Fiber optic cable is immune from electromagnetic interference because it uses light and not electricity to transmit data. Of the remaining options Shielded Twisted Pair (STP) is the least susceptible but is not immune to electromagnetic interference.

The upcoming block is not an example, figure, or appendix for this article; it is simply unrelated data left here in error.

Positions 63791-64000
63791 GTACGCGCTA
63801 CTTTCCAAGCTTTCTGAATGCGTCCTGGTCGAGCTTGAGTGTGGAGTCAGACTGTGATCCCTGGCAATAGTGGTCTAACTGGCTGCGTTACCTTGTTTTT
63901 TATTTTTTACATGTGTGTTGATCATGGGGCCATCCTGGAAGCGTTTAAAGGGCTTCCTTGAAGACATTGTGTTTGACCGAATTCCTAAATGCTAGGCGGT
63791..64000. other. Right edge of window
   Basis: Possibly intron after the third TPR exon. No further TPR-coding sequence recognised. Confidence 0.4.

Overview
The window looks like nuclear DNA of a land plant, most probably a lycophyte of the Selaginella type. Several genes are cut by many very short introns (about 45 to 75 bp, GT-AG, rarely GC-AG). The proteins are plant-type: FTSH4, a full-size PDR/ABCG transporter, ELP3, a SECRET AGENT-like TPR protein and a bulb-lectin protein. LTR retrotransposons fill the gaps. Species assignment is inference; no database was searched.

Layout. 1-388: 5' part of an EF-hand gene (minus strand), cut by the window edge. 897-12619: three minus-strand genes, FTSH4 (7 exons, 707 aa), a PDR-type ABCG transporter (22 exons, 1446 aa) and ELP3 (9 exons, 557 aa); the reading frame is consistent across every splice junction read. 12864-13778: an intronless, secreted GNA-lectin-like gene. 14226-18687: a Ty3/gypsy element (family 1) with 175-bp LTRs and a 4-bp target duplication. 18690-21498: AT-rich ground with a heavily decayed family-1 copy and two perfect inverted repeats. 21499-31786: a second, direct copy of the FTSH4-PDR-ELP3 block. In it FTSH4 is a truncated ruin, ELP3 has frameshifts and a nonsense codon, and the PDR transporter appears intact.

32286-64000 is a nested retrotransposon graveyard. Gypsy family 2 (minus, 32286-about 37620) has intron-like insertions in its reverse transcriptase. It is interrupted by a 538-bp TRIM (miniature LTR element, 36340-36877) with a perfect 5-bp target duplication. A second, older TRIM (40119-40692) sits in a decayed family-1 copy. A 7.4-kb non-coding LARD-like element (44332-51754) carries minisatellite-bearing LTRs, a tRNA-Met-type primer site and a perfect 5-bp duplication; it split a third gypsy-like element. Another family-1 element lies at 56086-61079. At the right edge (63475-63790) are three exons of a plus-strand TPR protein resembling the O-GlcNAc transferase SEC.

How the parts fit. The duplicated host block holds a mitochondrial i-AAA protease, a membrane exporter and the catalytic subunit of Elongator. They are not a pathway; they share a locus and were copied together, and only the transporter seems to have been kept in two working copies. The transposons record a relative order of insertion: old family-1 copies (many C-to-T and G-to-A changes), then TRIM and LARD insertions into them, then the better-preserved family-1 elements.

An optical fiber, or optical fibre in Commonwealth English, is a flexible glass or plastic fiber that can transmit light from one end to the other. Such fibers find wide usage in fiber-optic communications, where they permit transmission over longer distances and at higher bandwidths (data transfer rates) than electrical cables. Fibers are used instead of metal wires because signals travel along them with less loss; in addition, fibers are immune to electromagnetic interference, a problem from which metal wires suffer. Fibers are also used for illumination and imaging, and are often wrapped in bundles so they may be used to carry light into, or images out of confined spaces, as in the case of a fiberscope. Specially designed fibers are also used for a variety of other applications, such as fiber optic sensors and fiber lasers.Glass optical fibers are typically made by drawing, while plastic fibers can be made either by drawing or by extrusion. Optical fibers typically include a core surrounded by a transparent cladding material with a lower index of refraction. Light is kept in the core by the phenomenon of total internal reflection which causes the fiber to act as a waveguide. Fibers that support many propagation paths or transverse modes are called multi-mode fibers, while those that support a single mode are called single-mode fibers (SMF). Multi-mode fibers generally have a wider core diameter and are used for short-distance communication links and for applications where high power must be transmitted. Single-mode fibers are used for